• Alene Bouranova

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    Alene Bouranova is a Pacific Northwest native and a BU alum (COM’16). After earning a BS in journalism, she spent four years at Boston magazine writing, copyediting, and managing production for all publications. These days, she covers campus happenings, current events, and more for BU Today. Fun fact: she’s still using her Terrier card from 2013. When she’s not writing about campus, she’s trying to lose her Terrier card so BU will give her a new one. She lives in Cambridge with her plants. Profile

    Alene Bouranova can be reached at abour@bu.edu

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There are 9 comments on A Deep Dive into Boston University History

    1. I agree with Dr. Ames. I would like to find out how I could audit this course or at least access the PocketSights material so I could go on this tour.

  1. Such a great story and just downloaded the app PocketSights! Hats off to Daryl, such a great colleague and asset to the College of Arts & Sciences~

  2. Such a great and needed idea. Prof. Healea, please let me know if you would like to look at some of the archival material housed in the School of Theology to learn more about the University’s origin stories in Newbury, VT and then Concord, NH.

  3. One thing I have yet to see BU historians get right is the relationship between A.G. Bell and BU. I’ve given talks related to this, but my sources have nothing to do with what I can find at BU. In particular, I would like to trace to details of Helen Keller’s trajectory from Perkins School for the Bind in Watertown, to BU’s earlier location on Beacon Street, to Radcliffe College in Cambridge. There are some aspects of this trajectory that are remarkable to this day, as is the relationship between her and A. G. Bell.

  4. Daryl Healea is a gift to this community. A talented professor, proud alum, and committed administrator. Adding inspiring tour guide is just gliding the lily. . .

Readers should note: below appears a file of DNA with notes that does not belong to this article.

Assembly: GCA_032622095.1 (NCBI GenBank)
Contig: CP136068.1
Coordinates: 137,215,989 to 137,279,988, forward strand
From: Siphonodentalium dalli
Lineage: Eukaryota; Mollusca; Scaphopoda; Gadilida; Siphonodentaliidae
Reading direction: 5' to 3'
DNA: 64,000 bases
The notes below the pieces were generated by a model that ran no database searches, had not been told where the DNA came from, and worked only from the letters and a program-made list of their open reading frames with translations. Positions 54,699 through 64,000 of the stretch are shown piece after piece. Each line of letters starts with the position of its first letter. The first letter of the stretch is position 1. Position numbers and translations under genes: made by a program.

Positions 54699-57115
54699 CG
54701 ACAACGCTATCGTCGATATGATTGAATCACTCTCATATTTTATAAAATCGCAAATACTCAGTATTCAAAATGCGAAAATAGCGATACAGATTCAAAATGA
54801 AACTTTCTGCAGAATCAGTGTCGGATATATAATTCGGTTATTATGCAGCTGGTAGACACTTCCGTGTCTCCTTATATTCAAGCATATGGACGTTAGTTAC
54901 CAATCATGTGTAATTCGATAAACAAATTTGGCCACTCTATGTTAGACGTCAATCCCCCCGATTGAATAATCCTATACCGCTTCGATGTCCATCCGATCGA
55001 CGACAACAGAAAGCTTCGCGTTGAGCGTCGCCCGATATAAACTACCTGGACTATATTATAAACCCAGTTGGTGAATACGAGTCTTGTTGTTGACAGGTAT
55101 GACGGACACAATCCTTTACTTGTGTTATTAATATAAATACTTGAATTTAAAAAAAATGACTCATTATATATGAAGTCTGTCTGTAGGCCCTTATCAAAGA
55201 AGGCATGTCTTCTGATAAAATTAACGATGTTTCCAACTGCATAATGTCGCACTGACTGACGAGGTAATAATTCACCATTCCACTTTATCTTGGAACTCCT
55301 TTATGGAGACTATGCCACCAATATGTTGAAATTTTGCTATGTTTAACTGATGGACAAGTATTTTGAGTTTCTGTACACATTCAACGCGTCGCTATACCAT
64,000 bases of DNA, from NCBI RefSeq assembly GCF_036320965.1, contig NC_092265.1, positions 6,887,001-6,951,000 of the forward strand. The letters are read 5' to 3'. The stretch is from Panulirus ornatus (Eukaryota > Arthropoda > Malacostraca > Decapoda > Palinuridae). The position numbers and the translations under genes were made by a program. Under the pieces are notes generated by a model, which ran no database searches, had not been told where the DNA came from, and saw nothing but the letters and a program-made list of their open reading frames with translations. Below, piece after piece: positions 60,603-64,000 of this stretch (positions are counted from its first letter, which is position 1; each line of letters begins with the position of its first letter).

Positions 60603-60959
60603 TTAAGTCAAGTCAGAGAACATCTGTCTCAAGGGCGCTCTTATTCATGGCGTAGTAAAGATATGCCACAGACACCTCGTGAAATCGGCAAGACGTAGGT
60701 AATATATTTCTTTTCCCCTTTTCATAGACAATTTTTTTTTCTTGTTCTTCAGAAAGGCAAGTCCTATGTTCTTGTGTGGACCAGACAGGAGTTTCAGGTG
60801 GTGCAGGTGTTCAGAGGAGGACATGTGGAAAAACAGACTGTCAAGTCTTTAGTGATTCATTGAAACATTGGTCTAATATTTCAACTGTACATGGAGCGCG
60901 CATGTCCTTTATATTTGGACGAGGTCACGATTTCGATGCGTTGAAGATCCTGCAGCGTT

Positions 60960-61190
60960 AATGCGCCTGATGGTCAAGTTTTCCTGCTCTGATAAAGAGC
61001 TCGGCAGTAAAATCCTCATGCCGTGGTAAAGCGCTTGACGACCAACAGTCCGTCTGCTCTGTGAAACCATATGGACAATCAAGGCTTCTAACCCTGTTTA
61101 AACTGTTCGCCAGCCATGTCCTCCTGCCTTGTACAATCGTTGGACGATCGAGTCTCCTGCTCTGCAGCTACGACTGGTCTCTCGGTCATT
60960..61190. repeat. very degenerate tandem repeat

Can tours be available for new staff?

  5. This article presents as factual that since Boston University traces its roots to the Newbury Biblical Institute in Vermont, Boston University actually started out in 1839. This is opinion, not fact, and it cannot be substantiated with documentation. While it may be of interest to know what founders of BU were doing prior to their role in establishing a new university in 1869, it is historically inaccurate to say that since the founders of Boston University were involved in a substantially different institution that was established in Vermont in 1839, that BU started out in 1839. Boston University was established in 1869 and started out in Boston. Boston University is part of the City of Boston. There is no evidence of the existence of Boston University mentioned in the recorded history of Boston prior to 1869. There is no mention of a “Boston University” in Vermont either. Also, the historical record does not show that the Newbury Biblical Institute was either renamed Boston University or that it became Boston University in 1869 when Boston University obtained its charter from the Commonwealth of Massachusetts. The Newbury Biblical Institute remained as a separate entity until it was absorbed into the newly established “Boston University” as the School of Theology in 1871. At that point in time, the School of Theology was but one part of the vision for a new and more extensive Boston University. Even though the School of Theology was the first school of the new university, that does not mean that the Newbury Biblical Institute/Boston Theological Institute became Boston University. Boston University was chartered with a new mission statement without requirements pertaining to religion. Only the School of Theology had a religious mission. The historical facts show that The Newbury Biblical Institute was the predecessor only to the BU School of Theology. History does not however, show that the Newbury Biblical Institute/Boston Theological Institute was the predecessor to Boston University itself. All of the sweatshirts, coffee mugs and other items with the current Boston University seal indicating 1839 as the establishment date for Boston University are factually inaccurate.

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